While Tokyo Electric Power Co. battling a possible meltdown at a nuclear reactor 220km north of Tokyo. To conserve power in Japan, the authority had planned rolling blackouts.
As results, many manufacturer plants are out of production. However, Japan’s automakers may be able to make up for lost output by using excess production capacity at unaffected plants and running assembly lines on overtime and during holidays.
Below are the summary reported by Japanese Automakers.
Nissan, Japan’s second-largest carmaker, suspended operations at four plants until tomorrow and at two other plants until March 18, the Yokohama-based company said yesterday in a statement.
The automaker earlier said 2,300 new vehicles were damaged by tsunami surges in the wake of the 9.0-magnitude earthquake, the strongest ever recorded in Japan. Nissan doesn’t have an estimate of how much production may be lost, said Yuichi Nakagawa, a spokesman for the company.
Honda, the nation’s third-largest carmaker, will halt output through March 20, reducing production by an estimated 16,600 cars and trucks and 2,000 two-wheelers, Tomoko Takamori, a spokeswoman for the Tokyo-based company, said yesterday.
Toyota Motor Corp. , may lose output of at least 40,000 vehicles after Japan’s strongest earthquake damaged factories and crippled nuclear power plants, causing electricity shortages.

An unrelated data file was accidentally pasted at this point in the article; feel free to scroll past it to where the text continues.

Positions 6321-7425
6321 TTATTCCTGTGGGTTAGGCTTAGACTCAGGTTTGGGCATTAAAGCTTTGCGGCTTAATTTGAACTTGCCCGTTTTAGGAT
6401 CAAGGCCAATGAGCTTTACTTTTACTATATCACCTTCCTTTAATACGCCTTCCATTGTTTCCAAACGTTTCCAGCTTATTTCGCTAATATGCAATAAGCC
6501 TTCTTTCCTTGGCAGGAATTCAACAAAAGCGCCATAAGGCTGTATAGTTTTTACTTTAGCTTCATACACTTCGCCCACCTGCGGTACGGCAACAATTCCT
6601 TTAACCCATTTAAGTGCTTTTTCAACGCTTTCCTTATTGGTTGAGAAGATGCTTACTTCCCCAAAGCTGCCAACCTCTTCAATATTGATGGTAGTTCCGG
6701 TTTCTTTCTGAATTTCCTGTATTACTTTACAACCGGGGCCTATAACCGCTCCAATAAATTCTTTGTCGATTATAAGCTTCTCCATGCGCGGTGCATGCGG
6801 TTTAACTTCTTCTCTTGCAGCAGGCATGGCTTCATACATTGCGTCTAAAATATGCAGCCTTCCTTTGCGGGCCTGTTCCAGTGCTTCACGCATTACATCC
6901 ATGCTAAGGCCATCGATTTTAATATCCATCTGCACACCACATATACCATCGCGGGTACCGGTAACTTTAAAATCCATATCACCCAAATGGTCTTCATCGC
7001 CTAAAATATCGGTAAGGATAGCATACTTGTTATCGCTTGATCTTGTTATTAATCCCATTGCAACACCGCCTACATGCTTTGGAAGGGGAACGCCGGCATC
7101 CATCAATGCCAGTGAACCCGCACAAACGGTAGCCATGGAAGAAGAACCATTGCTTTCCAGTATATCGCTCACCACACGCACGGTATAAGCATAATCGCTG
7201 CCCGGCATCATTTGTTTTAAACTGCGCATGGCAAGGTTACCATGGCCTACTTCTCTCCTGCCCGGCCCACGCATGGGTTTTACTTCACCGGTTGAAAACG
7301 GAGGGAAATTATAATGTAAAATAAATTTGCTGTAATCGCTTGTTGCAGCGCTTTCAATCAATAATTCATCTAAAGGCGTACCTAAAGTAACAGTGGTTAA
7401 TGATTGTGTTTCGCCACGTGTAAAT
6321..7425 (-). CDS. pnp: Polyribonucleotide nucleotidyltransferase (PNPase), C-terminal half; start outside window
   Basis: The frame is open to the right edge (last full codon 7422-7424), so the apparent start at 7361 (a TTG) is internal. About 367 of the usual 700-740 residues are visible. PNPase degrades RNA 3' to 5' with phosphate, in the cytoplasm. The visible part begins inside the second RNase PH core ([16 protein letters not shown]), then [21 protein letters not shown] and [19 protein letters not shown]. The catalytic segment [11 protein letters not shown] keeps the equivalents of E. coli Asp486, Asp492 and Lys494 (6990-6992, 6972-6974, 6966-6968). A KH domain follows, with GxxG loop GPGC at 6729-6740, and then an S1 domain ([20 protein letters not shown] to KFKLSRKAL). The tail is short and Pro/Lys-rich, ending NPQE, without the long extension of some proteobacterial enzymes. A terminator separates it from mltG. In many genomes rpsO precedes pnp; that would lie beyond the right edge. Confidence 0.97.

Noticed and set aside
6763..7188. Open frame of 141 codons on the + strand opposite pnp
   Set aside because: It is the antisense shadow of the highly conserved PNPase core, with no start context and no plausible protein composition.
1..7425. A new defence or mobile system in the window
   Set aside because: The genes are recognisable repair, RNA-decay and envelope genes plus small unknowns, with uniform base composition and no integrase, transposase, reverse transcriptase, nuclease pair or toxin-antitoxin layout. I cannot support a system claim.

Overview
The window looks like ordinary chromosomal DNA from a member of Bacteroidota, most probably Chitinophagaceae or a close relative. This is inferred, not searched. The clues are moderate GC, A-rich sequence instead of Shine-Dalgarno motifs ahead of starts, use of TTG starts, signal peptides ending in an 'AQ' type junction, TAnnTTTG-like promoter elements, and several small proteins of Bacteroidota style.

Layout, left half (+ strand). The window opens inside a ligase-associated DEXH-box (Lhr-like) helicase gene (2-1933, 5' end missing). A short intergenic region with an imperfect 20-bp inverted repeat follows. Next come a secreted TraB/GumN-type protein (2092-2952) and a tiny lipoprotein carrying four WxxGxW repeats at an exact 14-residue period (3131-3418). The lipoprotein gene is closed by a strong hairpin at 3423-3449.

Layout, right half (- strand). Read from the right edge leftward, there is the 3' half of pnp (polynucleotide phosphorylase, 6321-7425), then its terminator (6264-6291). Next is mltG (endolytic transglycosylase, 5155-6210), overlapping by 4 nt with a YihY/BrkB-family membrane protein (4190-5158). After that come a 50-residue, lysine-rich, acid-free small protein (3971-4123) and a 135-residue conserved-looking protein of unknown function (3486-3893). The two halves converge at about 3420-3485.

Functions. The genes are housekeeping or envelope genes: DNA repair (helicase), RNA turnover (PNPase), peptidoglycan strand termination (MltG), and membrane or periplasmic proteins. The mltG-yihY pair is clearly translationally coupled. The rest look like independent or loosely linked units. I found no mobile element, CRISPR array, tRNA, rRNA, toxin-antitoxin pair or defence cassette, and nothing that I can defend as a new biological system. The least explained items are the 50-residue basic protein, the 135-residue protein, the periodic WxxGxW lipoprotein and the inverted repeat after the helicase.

Toyota closed 12 plants in the nation through tomorrow, Shiori Hashimoto, a spokeswoman for the company, said by phone yesterday. The manufacturer’s profit will be cut by 6 billion yen ($72 million) for each day of lost operations in Japan, while Nissan Motor Co. and Honda Motor Co. may each lose 2 billion yen a day, Goldman Sachs Group Inc. estimated.
Not only is the struck region one of our production bases, those directly hit and vastly affected include our dealers, suppliers and numerous other partners, Toyota President Akio Toyoda said in a statement on the Toyota City, Japan-based company’s website.
Daihatsu Motor Co., 51 percent owned by Toyota, may lose production of 9,600 units as it closes factories through tomorrow, Fumihiko Kondo, a spokesman for the Osaka-based carmaker, said yesterday.
Mitsubishi Motors Corp. planned to resume production at its three Japan factories tomorrow after a two-day halt, Kai Inada, a spokesman for the Tokyo-based carmaker, said today.
We don’t know how many cars we are going to lose from the stoppage, said Yuki Murata, a company spokesman. Domestic production totalled 660,104 vehicles in 2010, he said.
Mazda Motor Corp. will extend a production halt at four Japan plants until at least tomorrow night due to a parts shortage, Ken Haruki, a spokesman for the Hiroshima-based carmaker, said by phone yesterday. The company isn’t disclosing how much output it will lose, he said.
Hino Motors Ltd. said it planned a stoppage until at least tomorrow, and Hiromichi Suwa, a spokesman, said the company was trying to calculate the potential loss.
Isuzu Motors Ltd. said it would stop output at its two Japan plants until March 18.